But on a deeper level we have a tremendous amount of time lying before us. We are about to experience something radically new and unprecedented: In my lifetime, we will become a racial minority on the American continent. (The European story will be analogous, though with important differences.)

In thinking about our coming minority status, we should remember that race and racial consciousness are not solely biological, nor are they solely intellectual or spiritual. One can only understand oneself as a White man by confronting an “Other,” by experiencing difference.

One hundred years from now, we might look back on the time of mass non-White immigration, and our resulting minority status, with a sense of deep gratitude, even joy. It allowed us, finally, to understand who we are.

It didn’t kill us. It made us stronger.

For the future, we don’t need any more conservative “ruthless pragmatism”—this tendency to yell “Stop!” and flail around at bad things they don’t understand.

In its place, we need “ruthless idealism.” We need an ideology—a cognitive map of the world and style of seeing it. We need those impossible, utopian dreams that we’ve been afraid to dream for the last 70 years.

For what’s critical is not what happens, so much as how we understand what happens. Our minority status could, for conservatives, be our ultimate defeat. Or it could be the start of a stronger, more dedicated new people, one with a higher consciousness and feeling of identity.

This Is the End of . . . Something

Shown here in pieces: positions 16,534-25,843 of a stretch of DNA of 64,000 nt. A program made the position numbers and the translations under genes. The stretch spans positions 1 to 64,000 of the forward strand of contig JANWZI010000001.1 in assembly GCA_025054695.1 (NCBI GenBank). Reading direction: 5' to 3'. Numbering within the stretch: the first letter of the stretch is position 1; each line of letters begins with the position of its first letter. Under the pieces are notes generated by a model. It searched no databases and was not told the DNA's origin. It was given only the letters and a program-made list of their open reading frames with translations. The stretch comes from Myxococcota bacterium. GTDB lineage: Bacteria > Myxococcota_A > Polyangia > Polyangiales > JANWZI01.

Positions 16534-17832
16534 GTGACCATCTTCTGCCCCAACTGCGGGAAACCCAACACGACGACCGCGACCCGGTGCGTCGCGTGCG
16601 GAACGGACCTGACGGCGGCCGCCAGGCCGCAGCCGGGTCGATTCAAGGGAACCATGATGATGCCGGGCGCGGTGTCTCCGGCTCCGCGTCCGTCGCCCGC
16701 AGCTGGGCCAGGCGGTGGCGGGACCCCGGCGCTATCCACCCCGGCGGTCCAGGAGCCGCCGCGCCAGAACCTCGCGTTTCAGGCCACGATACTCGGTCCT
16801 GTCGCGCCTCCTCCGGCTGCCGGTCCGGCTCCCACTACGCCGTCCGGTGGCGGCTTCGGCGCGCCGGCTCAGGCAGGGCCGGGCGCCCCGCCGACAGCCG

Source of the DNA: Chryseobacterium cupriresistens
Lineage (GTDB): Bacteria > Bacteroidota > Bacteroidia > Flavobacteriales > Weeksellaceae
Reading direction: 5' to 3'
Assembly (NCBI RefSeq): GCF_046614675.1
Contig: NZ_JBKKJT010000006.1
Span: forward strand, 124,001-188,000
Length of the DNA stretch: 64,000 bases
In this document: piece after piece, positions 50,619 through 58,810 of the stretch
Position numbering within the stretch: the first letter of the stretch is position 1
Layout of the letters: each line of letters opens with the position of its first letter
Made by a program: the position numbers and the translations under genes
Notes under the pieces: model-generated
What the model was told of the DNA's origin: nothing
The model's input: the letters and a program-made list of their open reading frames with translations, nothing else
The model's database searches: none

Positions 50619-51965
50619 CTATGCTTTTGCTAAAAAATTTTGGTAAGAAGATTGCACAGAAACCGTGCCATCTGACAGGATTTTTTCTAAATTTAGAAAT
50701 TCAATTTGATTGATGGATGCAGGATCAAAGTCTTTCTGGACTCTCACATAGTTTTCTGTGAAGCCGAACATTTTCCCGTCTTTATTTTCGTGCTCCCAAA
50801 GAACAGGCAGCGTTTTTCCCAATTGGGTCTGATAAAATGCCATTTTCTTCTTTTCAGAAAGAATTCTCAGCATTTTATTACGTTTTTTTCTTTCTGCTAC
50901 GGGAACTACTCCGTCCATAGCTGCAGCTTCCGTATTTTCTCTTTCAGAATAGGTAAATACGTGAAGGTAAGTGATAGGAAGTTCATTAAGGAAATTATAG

Twenty-five years ago, during the fall of the Soviet Union and its aftermath, Francis Fukuyama famously announced “The End of History.” The great ideological battle for the soul of the world was over. Americanism—liberal democracy, human rights, all organized through global capitalism—was it. America was the destination; how other races and cultures reached it was a question only of details and means.

In 1990, “The End” seemed like a kind of triumphalism—“America, Fuck Yeah! Or it could even be imagined as a “conservative” victory: Capitalism, patriotism, self-righteousness, and Ronald Reagan had “won.”

Today, 25 years later, we can only look back on “The End” with a sense of dark irony. The world ended, not with a bang, or even a whimper, but with a tweet and a twerk . . . and an accusation of micro-aggressions.

America never became the homeland of freedom and goodness; it instead became the homeland of the short-attention-span economy; of cultural, social, and sexual decline; of former Marxist revolutionaries shrinking into annoying human-resource managers—all expressions of the endless boredom at the core of postmodern existence.

We have reached “The End” . . . of something: Of America? Of liberalism? Of conservatism? We mistook the culmination of historical progress for a period of fragmentation and decline. And it is this great disintegration, which are now experiencing, that is necessary to open up space for a renewed European identity, to open up space for our futre.

Let us dedicate ourselves to starting the world all over again.